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Climate change is altering the breeding seasons for seed-eating birds

A new study from Washington State University (WSU) has found that the breeding seasons of wild house finches are shifting due to climate change.

Study lead author Heather Watts is an avian physiologist and an associate professor in WSU’s School of Biological Sciences.

“We know that many birds are breeding earlier as temperatures get warmer,” said Professor Watts. “Almost all of those studies are on birds that eat insects or other animals. What we don’t know is if seed-eating birds are shifting the timing of breeding too.”

It is important for scientists to study seed-eaters to gain a better understanding of how temperature is affecting breeding habits. Experts are still trying to determine whether rising temperatures are having a direct or an indirect effect on the animals.

Previous studies have found that plant-eating animals are likely to experience stronger impacts due to environmental changes such as shifts in the timing of plant growth.

To investigate the magnitude of these effects, the researchers studied when house finches lay eggs. The team gathered museum records of house finch nests found in California between 1895 and 2007, and then compared these records against spring temperature data for the locations of the nests.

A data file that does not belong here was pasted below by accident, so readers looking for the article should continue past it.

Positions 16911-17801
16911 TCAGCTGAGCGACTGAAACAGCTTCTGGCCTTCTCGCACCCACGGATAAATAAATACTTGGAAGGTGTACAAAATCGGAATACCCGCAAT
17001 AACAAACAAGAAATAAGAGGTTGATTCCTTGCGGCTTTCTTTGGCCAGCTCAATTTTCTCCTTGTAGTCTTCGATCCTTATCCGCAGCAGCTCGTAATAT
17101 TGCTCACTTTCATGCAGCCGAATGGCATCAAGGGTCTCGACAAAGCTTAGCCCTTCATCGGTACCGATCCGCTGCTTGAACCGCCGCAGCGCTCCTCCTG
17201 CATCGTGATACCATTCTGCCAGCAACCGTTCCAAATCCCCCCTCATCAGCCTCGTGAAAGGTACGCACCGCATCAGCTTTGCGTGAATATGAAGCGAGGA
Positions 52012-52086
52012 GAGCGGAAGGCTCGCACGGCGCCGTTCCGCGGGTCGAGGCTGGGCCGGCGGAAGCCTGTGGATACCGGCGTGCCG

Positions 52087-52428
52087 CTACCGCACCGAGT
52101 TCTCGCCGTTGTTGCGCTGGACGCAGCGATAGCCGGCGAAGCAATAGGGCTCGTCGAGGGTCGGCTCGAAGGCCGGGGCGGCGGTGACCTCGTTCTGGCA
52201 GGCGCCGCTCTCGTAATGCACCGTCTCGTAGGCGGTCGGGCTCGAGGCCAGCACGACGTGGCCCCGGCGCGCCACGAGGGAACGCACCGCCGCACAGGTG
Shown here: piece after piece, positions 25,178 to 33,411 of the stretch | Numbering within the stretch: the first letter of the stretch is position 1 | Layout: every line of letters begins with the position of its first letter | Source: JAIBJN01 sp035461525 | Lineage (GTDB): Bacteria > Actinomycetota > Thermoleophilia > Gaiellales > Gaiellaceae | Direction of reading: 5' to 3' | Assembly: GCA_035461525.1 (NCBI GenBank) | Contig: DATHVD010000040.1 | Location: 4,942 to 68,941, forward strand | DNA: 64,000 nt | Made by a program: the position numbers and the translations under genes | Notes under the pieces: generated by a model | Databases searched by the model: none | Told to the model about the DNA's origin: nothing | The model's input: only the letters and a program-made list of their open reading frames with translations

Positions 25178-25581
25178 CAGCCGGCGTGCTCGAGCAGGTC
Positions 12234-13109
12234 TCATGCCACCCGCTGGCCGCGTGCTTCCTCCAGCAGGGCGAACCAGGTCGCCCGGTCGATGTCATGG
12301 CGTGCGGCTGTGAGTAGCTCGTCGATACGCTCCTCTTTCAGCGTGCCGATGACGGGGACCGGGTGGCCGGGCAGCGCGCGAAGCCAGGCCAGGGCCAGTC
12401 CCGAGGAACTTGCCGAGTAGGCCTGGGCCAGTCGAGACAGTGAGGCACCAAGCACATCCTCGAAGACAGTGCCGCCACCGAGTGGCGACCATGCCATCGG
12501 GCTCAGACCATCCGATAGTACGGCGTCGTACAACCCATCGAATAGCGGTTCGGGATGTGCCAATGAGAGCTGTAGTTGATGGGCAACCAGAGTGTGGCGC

“For every degree Celsius increase in temperature, they’re laying about four-and-a-half days earlier,” said Professor Watts. This was a large shift compared to what is known of other species, which supports the theory that climate change will have stronger effects on plant-eaters.

According to the researchers, the study findings are not necessarily bad news for the house finch. The shift could even allow the birds to take advantage of the longer breeding season and have more reproductive success.

“We have no evidence that under current conditions this is a problem for house finches,” said Professor Watts. “But as climate continues to change, we could reach a point where birds are no longer able to either time breeding appropriately, or food resources could change in such a way that it has negative impacts on breeding.”

The study is published in the IBIS-International Journal of Avian Science.

By Chrissy Sexton, Staff Writer

Image Credit: Jessica Tir

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